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Part 2 of a series on diet and weight loss
By Dónal P. O’Mathúna
Part 1 of this series last month examined the effectiveness of low-carbohydrate (Atkins-type) diets for weight loss. This Part 2 will focus on the effectiveness of the more traditional low-fat diets. These diets have come under criticism from some who claim that fat consumption in the range of 18-40% has little impact on body fat.1 They note that while obesity was becoming an epidemic, Americans decreased the proportion of fat in their diets from 40% to 32%.2 However, while the percent fat in the diet has decreased, the actual per capita consumption of fat and simple carbohydrates (like sugar, syrup, and processed flour and rice) has increased every year.3 This review will examine recent evidence on whether reducing fat in people’s diet is an effective way to lose weight.
Interest in low-fat diets arose following the revelation of little success with initial efforts to curb the prevalence of obesity.4 Protocols that only restricted calories or added appetite suppressant drugs were found to have beneficial short-term effects, but not long-term benefits. Meanwhile, the dietary fat content was being studied for its effect on heart disease. A number of randomized controlled trials (RCTs) reported an almost accidental finding that subjects with heart disease randomized to low-fat and ultra-low-fat diets lost weight—even without intending to. Some cardiac trials followed subjects on low-fat diets for up to four years and found small, but sustained, weight loss.4 The next step was to directly examine whether low-fat diets were effective in helping overweight people lose weight.
Mechanism of Action
Fat is a logical target for weight-loss strategies. Fat contains more than twice as many calories per gram as protein or carbohydrate (9 kcal/g vs. 4 kcal/g, respectively).3 Therefore, replacing fat with protein or carbohydrate leads to fewer calories without requiring a reduction in the amount of food eaten. Thus, reducing fat may be an effective way to reduce total calorie intake. Another factor that may contribute to total calorie reduction is that fat is relatively less satiating compared to protein or carbohydrate.5 Replacing fat with other food groups may therefore leave people more satiated, thus reducing how much they eat and leaving them less inclined to snack between meals. Also, a large body of short-term studies has shown that fat tends to improve the taste of foods, which increases the tendency for people to over-consume them.1 One of the limitations with low-fat diets then is a tendency for the foods to be less tasty, which makes long-term adherence problematic.
A meta-analysis of 16 controlled trials of low-fat diets was published in 2000.1 Included trials lasted at least two months and did not restrict total calorie intake. Those on the low-fat diets reduced the percent energy from fat by between 3% and 24%, compared to the control group. The change in body weight in different studies ranged from losing 11.4 kg to gaining 0.8 kg. The amount of weight lost correlated best with pretreatment weight (P < 0.05). Those entering studies within the normal weight range (60-72 kg) showed no weight change if on a low-fat diet, in contrast to those in a control group who showed slight weight gain. A dose-response relationship was found between the percentage dietary fat intake and weight loss (P < 0.005). This meta-analysis was not without its limitations, however.5 Only two of the reviewed trials had weight loss as a primary outcome measure (the others focused on blood lipids), four of the trials involved subjects who were not overweight, and less than half of the trials lasted more than six months.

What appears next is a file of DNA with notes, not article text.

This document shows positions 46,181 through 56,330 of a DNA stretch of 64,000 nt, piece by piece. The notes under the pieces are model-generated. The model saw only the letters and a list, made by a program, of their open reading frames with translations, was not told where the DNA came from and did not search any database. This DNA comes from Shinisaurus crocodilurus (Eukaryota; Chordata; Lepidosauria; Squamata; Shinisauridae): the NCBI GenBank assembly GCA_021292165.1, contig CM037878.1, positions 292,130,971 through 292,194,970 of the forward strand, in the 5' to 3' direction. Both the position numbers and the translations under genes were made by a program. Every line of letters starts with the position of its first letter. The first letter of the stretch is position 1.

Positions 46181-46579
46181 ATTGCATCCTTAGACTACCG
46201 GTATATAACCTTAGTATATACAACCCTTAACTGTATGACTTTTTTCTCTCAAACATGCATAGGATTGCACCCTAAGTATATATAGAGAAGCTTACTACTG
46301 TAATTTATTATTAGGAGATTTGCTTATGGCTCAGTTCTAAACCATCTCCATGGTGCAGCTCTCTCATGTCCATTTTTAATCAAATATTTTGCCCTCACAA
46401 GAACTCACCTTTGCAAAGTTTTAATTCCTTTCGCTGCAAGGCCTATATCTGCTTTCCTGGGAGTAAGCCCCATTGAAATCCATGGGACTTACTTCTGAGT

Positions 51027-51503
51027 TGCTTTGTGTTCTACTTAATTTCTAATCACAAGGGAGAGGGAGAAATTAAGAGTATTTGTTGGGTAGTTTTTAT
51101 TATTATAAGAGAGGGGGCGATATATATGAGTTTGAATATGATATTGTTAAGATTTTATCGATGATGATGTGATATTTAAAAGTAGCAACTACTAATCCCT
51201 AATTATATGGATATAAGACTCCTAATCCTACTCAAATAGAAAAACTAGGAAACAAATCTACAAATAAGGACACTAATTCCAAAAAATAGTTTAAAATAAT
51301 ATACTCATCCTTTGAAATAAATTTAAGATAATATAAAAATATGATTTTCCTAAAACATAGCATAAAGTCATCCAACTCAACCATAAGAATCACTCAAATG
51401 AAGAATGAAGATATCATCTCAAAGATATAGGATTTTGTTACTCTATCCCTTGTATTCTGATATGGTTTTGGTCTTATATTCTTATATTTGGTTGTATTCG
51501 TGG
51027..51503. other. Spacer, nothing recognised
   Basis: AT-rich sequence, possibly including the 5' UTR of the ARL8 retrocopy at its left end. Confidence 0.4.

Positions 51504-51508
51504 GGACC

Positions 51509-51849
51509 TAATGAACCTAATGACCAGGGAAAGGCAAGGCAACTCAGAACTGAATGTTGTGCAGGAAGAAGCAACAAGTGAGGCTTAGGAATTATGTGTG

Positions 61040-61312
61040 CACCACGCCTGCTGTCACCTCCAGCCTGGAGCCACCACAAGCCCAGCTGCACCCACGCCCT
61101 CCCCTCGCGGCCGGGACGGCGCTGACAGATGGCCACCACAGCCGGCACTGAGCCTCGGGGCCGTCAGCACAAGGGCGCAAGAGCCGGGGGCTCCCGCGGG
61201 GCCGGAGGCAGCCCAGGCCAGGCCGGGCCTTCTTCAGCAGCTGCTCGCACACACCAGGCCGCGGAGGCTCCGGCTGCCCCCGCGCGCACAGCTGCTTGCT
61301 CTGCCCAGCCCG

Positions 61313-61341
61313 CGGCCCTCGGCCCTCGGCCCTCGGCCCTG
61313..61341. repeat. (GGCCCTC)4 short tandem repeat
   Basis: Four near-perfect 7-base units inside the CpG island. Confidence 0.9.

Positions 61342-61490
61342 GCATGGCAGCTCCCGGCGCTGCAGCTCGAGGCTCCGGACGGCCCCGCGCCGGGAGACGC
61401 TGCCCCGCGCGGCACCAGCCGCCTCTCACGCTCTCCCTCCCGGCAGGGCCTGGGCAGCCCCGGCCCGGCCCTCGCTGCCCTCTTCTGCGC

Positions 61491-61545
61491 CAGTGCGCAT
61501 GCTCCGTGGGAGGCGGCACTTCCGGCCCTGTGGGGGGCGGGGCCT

A more recent systematic review examined RCTs conducted specifically for the purpose of examining weight loss in overweight or obese subjects without serious disease.5 All trials lasted at least six months and compared a low-fat diet with another diet in which all subjects were given dietary advice. Six studies met the review’s inclusion criteria, with the low-fat diets recommending either 20-30 g/d fat or a diet containing 20% fat. The control diets included low-carbohydrate, restricted-calorie, and moderate-fat diets. A meta-analysis was conducted on the results of the 594 participants in the six trials, 92% of whom were women. The results found no significant differences between the low-fat diets and the other diets for changes in weight, with overall weight loss in all trials at 12-18 months follow-up being 2-4 kg. A limitation with the studies included in this review was the relatively high drop-out rates, up to 40% in one study.